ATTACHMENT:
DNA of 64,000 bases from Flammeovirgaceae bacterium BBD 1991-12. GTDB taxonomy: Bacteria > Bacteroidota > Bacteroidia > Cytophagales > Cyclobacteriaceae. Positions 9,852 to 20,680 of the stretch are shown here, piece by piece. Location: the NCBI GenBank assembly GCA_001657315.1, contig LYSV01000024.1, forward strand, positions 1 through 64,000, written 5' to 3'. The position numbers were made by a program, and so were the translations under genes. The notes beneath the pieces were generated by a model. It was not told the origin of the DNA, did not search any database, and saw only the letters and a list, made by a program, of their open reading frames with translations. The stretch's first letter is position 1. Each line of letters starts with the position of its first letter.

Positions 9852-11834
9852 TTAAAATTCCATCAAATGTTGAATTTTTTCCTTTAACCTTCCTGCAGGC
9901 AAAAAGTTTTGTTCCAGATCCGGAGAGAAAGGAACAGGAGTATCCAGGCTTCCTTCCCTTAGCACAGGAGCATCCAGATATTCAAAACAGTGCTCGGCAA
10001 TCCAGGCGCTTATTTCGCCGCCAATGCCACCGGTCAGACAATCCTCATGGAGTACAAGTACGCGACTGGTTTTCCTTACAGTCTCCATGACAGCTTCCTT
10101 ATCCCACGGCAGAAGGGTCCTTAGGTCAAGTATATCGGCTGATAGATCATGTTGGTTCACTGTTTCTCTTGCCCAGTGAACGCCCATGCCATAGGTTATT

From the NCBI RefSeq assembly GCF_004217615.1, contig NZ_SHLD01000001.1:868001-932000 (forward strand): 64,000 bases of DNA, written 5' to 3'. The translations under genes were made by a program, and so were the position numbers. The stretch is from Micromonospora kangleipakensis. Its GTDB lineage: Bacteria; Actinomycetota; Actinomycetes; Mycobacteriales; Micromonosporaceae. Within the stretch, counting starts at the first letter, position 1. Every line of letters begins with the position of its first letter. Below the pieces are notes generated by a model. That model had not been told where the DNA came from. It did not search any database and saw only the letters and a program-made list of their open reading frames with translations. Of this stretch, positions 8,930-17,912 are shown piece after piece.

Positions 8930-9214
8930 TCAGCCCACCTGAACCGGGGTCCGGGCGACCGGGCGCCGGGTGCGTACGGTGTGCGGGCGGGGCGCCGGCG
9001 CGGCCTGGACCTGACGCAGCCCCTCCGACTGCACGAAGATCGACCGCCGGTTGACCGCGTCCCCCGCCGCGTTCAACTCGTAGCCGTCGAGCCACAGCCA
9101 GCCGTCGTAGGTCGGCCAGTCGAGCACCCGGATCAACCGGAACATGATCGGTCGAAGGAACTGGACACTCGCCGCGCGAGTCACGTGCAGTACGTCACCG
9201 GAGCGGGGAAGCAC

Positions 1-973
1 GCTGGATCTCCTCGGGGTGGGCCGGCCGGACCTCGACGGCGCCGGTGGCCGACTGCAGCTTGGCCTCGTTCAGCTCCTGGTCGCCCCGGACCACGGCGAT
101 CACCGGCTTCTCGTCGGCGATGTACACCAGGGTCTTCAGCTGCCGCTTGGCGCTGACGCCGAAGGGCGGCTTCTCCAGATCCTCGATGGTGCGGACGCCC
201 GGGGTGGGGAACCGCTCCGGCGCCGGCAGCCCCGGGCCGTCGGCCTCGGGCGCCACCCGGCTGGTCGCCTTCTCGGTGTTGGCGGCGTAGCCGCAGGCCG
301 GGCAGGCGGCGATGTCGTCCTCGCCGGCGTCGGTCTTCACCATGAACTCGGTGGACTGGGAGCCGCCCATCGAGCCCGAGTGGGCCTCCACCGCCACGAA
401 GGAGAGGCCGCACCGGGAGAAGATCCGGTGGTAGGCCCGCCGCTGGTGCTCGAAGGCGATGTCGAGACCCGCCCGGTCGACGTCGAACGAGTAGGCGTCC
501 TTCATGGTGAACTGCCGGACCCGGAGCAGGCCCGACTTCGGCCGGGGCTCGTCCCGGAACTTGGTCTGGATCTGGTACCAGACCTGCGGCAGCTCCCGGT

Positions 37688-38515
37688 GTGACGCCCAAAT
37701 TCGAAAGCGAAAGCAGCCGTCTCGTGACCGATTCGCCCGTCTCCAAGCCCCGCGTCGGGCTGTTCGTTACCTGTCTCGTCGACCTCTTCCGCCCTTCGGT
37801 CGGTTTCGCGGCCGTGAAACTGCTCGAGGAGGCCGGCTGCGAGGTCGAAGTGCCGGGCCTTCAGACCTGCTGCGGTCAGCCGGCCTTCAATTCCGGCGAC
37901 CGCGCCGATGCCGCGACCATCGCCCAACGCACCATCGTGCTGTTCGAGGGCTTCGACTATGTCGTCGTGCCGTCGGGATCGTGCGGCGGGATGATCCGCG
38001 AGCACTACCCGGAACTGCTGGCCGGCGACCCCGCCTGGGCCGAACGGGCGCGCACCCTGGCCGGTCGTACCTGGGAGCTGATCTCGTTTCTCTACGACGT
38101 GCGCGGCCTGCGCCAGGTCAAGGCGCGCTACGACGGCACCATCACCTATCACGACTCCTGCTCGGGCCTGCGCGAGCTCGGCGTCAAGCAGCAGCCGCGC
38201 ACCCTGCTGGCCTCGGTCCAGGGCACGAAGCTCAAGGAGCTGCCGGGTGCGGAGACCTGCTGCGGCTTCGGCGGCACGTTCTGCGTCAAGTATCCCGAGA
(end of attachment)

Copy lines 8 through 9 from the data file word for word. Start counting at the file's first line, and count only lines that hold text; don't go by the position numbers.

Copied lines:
Positions 8930-9214
8930 TCAGCCCACCTGAACCGGGGTCCGGGCGACCGGGCGCCGGGTGCGTACGGTGTGCGGGCGGGGCGCCGGCG